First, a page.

Thanks Melanie! They are very closely related, in fact, someone with chronic depression can be super susceptible to major depression, on top of the dysthymia, and has not happened to me in my 29 years with it, and I pray it never does because apparently it is overwhelmingly difficult to get through.
      You’re so right though. It stinks. The writing really does help so much, and knowing what it is I have means I’ve been able to work around it better than all the years I had it and just thought I was a lousy kid, teen, wife, and mom…
      Glad we connected, blogs and writing have a way of doing that. You take care of yourself too, and keep blogging!

  4. Oh, my. I have never heard of this and, yet, so very many symptoms fit…not all, but many. I have been diagnosed with Fibromyalgia and its symptoms are many of these as well.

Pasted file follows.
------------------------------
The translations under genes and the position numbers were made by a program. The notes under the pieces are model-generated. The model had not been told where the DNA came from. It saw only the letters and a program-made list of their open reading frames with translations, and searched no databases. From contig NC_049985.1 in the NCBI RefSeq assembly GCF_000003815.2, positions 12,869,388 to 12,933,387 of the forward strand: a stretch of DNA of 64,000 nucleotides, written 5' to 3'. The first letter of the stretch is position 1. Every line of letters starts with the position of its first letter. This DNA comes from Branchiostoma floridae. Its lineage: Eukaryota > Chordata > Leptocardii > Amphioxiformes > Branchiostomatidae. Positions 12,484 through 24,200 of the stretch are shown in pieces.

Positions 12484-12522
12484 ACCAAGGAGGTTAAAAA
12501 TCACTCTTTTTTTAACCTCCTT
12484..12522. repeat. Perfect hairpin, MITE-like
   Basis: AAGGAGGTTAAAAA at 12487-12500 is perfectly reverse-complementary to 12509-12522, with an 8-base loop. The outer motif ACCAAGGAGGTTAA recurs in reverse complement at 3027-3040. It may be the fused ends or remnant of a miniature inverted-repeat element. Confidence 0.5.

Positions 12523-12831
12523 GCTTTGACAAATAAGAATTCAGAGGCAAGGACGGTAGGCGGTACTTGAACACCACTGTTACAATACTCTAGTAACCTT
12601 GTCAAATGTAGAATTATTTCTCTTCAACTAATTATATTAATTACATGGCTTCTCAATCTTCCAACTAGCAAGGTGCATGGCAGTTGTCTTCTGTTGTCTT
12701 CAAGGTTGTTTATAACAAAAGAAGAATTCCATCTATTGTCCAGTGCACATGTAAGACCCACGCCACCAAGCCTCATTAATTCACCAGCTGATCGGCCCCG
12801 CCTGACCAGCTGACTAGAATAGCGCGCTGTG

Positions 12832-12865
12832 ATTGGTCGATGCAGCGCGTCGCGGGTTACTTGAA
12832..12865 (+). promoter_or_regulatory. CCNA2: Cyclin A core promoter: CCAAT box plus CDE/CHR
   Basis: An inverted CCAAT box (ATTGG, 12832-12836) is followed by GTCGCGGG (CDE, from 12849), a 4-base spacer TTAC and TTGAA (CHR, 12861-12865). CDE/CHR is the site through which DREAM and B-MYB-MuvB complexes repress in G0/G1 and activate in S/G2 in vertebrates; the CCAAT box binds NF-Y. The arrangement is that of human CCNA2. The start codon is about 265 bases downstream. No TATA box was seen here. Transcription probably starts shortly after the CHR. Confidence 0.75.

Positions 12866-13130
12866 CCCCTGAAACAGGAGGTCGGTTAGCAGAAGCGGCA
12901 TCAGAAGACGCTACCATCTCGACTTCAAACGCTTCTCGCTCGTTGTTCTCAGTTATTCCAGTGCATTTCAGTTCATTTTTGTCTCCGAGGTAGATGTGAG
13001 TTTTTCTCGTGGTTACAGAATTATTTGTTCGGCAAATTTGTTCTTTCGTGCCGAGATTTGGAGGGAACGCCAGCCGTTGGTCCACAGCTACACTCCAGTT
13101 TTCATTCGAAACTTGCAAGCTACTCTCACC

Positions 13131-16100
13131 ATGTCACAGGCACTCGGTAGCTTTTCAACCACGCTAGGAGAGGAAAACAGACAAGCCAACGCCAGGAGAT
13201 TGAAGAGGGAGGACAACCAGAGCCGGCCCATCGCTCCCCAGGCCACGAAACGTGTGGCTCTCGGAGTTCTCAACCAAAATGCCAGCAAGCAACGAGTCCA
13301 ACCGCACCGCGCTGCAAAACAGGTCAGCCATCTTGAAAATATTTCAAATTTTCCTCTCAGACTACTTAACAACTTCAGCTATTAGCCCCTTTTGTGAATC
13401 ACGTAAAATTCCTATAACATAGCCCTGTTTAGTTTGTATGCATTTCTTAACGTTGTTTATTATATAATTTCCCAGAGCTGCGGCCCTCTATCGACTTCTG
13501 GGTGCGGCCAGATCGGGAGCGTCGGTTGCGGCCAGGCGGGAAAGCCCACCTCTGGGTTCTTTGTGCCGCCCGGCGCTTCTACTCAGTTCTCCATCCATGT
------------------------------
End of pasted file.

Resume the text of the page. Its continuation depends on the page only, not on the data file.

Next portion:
WOW! I like the dinosaur part better!!! : ) Made me smile!
    Caring through Christ, ~ linda

    • Christine Duncan

      April 15, 2015 at 12:25 PM

      Chronic depression is hard to diagnose especially because of all those familiar looking symptoms, and it’s why I felt I needed to devote a page to the complete list of things that affect anyone who has this.
      I’ve heard Fibro and chronic D can be closely linked, so I’m not surprised.
      I laughed so hard at the dinosaur comment… it still tickles me to no end! ๐Ÿ™‚